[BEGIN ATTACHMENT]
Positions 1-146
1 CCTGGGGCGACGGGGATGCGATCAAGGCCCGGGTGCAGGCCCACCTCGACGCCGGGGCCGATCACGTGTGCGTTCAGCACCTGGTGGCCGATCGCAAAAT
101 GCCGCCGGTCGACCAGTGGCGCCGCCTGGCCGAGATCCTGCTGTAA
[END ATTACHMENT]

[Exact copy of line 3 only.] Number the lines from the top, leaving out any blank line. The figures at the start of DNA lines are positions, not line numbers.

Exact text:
101 GCCGCCGGTCGACCAGTGGCGCCGCCTGGCCGAGATCCTGCTGTAA